Developed Down To A Trickle

September 08, 1994|By TaNoah V. Sterling | TaNoah V. Sterling,Sun Staff Writer

James Gray remembers when the stream that runs past his house was large enough to put a rowboat in.

"We used to catch catfish and everything out there," the Jones Station Road resident said of the gentle ribbon of water that has been his neighbor since 1936. "We never had no flood or nothing."

Now that nameless stream is at best about 6 inches deep.

Years of county development and human carelessness has caused the banks of the stream to erode and fill the bed with dirt.

County land use and environmental officer Tom Andrews said the problems on Dividing Creek and its tributaries are typical of several creeks in the county.

A stream that is braided, or winding, such as the one that feeds into Dividing Creek, creates more erosion problems. Rainwater flows into the stream from many different directions because it has no specific channel to follow.

"You have to reconstruct the stream channels," said Mr. Andrews.

That is what he intends to do with a $225,000 program announced in May that will shore up county stream banks with natural materials.

"Dividing Creek is one of the areas we're going to work on this [fiscal] year," he said. "We hope to start in the spring."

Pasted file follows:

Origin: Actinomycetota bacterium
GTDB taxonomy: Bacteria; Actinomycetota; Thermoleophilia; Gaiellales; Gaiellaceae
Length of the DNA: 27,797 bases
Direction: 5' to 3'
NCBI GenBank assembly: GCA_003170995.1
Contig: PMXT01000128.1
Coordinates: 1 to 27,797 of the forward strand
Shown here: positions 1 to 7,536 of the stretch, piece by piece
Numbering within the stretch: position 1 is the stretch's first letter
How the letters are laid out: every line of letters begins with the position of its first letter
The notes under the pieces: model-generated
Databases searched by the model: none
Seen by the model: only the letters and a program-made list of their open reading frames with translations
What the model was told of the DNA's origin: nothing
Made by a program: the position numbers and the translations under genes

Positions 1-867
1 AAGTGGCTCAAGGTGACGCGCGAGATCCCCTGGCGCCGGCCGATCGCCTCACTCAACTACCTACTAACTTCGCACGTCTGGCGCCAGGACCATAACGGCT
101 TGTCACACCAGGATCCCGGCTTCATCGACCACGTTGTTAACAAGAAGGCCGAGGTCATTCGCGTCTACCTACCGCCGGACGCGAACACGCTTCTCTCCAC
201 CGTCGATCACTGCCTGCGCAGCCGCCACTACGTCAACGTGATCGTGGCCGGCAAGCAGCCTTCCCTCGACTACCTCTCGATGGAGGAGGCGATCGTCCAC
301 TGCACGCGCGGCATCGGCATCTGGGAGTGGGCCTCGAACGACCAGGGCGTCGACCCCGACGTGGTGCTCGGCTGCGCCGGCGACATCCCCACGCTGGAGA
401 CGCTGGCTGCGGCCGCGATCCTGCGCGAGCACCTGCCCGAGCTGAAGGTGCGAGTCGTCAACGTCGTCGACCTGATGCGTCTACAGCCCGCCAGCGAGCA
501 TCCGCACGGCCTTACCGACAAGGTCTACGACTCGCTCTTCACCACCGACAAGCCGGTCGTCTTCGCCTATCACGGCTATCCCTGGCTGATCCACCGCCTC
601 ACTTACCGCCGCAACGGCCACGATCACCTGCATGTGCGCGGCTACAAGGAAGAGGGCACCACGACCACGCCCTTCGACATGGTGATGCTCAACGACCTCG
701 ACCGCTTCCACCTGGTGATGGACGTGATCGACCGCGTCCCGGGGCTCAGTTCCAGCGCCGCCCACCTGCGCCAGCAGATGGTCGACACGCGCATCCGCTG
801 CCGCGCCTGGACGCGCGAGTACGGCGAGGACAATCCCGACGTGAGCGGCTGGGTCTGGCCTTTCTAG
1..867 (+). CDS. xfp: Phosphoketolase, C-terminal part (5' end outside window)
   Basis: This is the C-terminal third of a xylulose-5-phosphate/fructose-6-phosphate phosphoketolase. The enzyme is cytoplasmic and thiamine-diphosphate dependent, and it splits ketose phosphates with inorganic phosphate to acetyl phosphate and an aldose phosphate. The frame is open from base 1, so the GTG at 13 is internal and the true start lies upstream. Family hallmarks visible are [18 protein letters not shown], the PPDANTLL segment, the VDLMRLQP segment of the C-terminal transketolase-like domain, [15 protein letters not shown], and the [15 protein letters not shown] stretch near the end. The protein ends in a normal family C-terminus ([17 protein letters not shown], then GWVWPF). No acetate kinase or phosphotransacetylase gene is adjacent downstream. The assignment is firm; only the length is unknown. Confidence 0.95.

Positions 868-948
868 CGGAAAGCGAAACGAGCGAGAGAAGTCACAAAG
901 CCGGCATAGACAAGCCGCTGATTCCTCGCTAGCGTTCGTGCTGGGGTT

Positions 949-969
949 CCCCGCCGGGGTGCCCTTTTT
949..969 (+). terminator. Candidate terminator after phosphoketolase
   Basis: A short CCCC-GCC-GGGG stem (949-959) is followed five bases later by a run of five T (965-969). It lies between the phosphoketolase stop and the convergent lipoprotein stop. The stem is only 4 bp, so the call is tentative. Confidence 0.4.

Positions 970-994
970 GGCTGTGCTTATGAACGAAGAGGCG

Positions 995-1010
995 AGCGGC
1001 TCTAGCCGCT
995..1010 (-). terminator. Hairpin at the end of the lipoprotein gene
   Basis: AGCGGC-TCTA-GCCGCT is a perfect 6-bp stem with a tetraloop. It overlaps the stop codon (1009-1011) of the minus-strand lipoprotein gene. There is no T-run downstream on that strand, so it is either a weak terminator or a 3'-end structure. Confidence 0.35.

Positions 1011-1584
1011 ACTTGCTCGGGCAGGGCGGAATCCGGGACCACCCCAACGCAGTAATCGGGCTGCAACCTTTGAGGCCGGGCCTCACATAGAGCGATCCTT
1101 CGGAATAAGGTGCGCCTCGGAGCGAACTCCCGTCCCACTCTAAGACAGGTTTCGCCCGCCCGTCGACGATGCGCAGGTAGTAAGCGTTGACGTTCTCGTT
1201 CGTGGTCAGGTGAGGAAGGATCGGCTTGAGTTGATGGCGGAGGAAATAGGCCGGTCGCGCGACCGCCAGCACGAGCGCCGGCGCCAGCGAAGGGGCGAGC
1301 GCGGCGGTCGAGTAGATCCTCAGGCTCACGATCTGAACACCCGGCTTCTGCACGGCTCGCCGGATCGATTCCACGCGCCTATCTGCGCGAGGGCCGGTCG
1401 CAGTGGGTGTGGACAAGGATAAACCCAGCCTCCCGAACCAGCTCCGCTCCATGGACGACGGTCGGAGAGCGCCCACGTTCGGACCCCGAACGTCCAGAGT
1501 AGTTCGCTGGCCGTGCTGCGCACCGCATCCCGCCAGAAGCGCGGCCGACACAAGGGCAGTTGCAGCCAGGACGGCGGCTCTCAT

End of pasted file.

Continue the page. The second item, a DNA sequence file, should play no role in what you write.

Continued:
Whether the project will start on time depends on if the county is able to get a federal permit to work in the area west of Jones Station Road.

The area is prone to flooding after heavy rains.

Several years of development has meant more buildings and paved surfaces to repel water and less ground for the water to seep into, making the water run more quickly.

The runoff backs up because the culverts beneath Jones Station Road are incapable of handling the flow.

The problem is compounded by trash left by humans, which sometimes clogs the culverts, Mr. Gray said.

"All the storm drains come to one point," he said. "That pipe can only take so much."

The result for Mr. Gray and his neighbors is a marsh-like setting that usually lasts 1 1/2 days after a heavy storm.

The county government needs a permit to rebuild the banks because the flooding has promoted the growth of certain plants that make the area a nontidal wetland, Mr. Andrews said.

Wetlands are protected by the federal government.

Mr. Andrews said the county will apply for the permit from the U.S. Army Corps of Engineers this fall.

Downstream, people living on Dividing Creek see the results of the stream bank erosion and the sediment in the creek.

"What I see after a heavy rain is discoloration, kind of a coffee-with-cream color," said Pat Troy. "Sometimes you can actually see discoloration moving up the creek and sometimes it's just all one yucky color."

Mr. Andrews said there have been plans to dredge the mouth of the creek for "a number of years," but again, waiting for a federal permit has prevented the work.

Mr. Andrews said the U.S. Army Corps of Engineers will not grant permission to dredge unless something is being done upstream of the creek to prevent the sediment build-up.

He said he thinks that permit may be issued soon, since the plans to rebuild the banks of the stream will be under way soon.

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